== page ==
The Quiet Man
By Nell Minow,
Common Sense Media Reviewer
Common Sense Media Reviewers
Old-fashioned charmer for the family.
A Lot or a Little?
What you will—and won't—find in this movie.
Some prejudice against Sean as an American and an outsider.
Positive Role Models
Great depictions of religious tolerance between Catholics and Protestants that still is relevant today.
Violence & Scariness
Fist-fighting, but very mild by modern interpretations.
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Sex, Romance & Nudity
References (fairly subtle) to the fact that Mary Kate and Sean do not sleep together following their wedding.
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Drinking, Drugs & Smoking
A lot of drinking in pubs, references to Michaeleen's "terrible thirst," drunkenness.
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Parents Need to Know
Parents need to know that some critics have claimed that this is an anti-feminist movie, but that is a very superficial perspective. There's a flashback to Sean's professional boxing career, in which he accidentally killed another boxer, the reason he is reluctant to fight in Ireland. References to ability of married couples to hit each other. Some prejudice against Sean as an American and an outsider. Very nice depiction of religious tolerance, as the Catholic priest tells his parishioners to pretend they are congregants of the Protestant minister, so he can impress his bishop with how many members he has in his congregation. Brief references to a (non-violent) IRA.
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Where to Watch
Based on 2 parent reviews
Learn from the past
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What's the Story?
In THE QUIET MAN, tall American Sean Thornton (John Wayne) arrives in Innisfree, Ireland, where he was born, to buy back his family home and settle there. Over the objections of "Squire" Will Danaher (Victor McLaglen), a huge firey man, Sean buys the cottage, called White O'Morning, from the wealthy Widow Tillane (Mildred Natwick). Sean sees Will's sister, Mary Kate Danaher (Maureen O'Hara) out in a field and is immediately struck by her. He approaches her as he would an American girl, but customs are different in Ireland and if he wants to court Mary Kate, he must do it according to the rules and with the permission of her brother. Thus begins Sean's troublesome courtship of Mary, in which her pride, and her dowry, come into play.
Is It Any Good?
Some critics have claimed that this is an anti-feminist movie, but that is a very superficial perspective. The furniture and money are important to Mary Kate because she wants to enter the relationship as an equal. She believes that without them she will be to Sean what she was in Will's house, just someone to do the work. She says, "Until I've got my dowry safe about me, I'm no married woman. I'm the servant I've always been, without anything of my own!" But it is just as important to Sean to let her know that what he cares about is his love for her, and that alone is enough to make her an equal partner.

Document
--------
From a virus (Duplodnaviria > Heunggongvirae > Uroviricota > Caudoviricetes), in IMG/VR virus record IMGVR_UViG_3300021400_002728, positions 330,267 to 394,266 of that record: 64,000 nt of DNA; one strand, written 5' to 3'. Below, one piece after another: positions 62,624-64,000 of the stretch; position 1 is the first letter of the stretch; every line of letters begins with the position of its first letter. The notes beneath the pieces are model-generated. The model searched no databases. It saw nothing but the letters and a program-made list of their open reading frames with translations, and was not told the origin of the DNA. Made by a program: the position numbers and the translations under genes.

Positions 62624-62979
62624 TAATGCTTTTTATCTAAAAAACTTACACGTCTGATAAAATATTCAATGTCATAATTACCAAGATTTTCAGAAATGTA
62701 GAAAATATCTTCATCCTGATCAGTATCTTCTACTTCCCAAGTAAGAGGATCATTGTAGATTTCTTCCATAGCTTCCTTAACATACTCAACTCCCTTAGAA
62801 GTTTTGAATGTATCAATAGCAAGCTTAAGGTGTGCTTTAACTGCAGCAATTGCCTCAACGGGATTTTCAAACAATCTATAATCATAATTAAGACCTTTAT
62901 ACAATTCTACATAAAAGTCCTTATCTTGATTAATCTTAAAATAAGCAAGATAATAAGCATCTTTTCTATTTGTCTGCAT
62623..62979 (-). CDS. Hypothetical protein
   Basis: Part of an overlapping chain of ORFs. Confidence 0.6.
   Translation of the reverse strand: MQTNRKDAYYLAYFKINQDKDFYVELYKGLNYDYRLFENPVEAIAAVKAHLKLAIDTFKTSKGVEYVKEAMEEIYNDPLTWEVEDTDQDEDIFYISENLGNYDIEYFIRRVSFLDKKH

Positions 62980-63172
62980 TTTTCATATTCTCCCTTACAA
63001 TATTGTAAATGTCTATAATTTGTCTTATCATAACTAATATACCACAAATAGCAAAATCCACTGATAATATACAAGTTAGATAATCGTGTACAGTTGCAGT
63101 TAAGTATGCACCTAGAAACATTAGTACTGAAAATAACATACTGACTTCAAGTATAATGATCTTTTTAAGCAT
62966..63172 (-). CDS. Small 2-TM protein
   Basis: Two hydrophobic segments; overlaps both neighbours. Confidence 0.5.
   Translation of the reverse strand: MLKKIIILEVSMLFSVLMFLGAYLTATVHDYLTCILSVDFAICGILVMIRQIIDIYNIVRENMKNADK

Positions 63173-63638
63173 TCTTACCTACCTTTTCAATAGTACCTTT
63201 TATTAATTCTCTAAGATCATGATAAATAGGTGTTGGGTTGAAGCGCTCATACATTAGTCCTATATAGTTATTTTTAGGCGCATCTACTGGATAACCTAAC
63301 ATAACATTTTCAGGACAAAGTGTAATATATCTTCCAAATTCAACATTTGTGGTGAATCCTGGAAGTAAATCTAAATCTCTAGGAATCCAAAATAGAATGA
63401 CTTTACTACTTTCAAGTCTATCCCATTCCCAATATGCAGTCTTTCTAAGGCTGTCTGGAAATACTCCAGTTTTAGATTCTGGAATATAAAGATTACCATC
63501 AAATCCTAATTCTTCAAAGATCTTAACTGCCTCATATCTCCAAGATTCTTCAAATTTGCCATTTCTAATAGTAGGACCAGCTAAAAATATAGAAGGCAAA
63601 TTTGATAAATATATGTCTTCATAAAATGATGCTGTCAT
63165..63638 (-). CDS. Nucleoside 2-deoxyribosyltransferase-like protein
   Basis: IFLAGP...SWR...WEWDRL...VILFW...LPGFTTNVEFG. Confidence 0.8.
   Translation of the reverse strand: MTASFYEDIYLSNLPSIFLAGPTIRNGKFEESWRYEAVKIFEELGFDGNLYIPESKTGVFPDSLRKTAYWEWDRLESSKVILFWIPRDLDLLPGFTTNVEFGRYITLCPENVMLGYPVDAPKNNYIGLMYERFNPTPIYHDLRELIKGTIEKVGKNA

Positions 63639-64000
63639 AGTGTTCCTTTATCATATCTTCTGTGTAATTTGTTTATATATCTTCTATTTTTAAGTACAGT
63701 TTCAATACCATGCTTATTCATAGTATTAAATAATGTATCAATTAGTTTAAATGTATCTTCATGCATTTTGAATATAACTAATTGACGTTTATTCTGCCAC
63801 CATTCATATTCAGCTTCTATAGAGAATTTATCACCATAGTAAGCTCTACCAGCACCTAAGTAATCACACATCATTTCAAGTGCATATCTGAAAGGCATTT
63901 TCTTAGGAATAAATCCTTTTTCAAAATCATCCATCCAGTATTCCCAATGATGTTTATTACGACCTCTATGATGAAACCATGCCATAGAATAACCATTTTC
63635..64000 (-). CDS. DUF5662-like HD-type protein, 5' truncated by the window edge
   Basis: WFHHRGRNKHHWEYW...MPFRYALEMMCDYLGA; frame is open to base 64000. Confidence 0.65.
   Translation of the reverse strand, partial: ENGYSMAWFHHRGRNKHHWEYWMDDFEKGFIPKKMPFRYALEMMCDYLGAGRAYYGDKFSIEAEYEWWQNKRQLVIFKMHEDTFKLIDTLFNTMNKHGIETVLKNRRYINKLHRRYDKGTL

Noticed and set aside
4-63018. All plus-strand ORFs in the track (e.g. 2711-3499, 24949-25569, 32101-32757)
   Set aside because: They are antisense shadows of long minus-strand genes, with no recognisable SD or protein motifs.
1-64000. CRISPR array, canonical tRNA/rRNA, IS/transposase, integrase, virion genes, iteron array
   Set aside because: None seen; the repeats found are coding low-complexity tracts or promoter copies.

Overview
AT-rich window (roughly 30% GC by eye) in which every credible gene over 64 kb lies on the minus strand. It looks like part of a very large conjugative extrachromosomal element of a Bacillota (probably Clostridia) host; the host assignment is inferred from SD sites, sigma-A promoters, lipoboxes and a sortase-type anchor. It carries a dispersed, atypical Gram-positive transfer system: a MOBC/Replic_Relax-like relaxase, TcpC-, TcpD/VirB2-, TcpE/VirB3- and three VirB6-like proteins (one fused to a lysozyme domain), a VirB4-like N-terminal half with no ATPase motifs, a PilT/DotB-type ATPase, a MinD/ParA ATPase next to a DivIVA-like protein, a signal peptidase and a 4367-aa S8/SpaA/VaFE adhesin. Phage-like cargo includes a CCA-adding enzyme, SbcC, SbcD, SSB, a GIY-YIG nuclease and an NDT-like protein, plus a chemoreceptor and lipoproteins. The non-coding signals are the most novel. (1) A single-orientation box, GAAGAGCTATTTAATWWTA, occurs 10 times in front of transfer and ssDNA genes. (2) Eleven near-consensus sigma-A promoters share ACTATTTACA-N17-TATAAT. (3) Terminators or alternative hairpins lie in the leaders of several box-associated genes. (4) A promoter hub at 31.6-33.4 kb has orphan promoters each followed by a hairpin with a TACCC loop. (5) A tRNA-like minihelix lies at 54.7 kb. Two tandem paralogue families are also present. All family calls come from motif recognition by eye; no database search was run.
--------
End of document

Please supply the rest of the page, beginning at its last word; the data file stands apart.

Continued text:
Sean also has to conquer his fear of fighting, which requires him to open up emotionally. As "Trouper Thorn," a professional boxer in the U.S., he accidentally killed an opponent in the ring. This left him afraid to let go. In fights with Will and Mary Kate he learns that he can let go physically and emotionally and strengthen his relationships.
Talk to Your Kids About ...
Families can talk about how Sean and Mary Kate loved each other very much, but had a hard time understanding each other. Why was Mary Kate's dowry so important to her? How did Sean show he understood that? Why did they burn the money? Was that a good way to solve the problem of the dowry for both of them? How did Sean's friends persuade Mary Kate's brother to let Sean marry her? Was that fair? Why did Sean and Will like each other better after fighting each other?
- In theaters: September 14, 1952
- On DVD or streaming: March 23, 1999
- Cast: Barry Fitzgerald, John Wayne, Maureen O'Hara
- Director: John Ford
- Studio: Twentieth Century Fox
- Genre: Drama
- Run time: 129 minutes
- MPAA rating: NR
- Last updated: April 27, 2023
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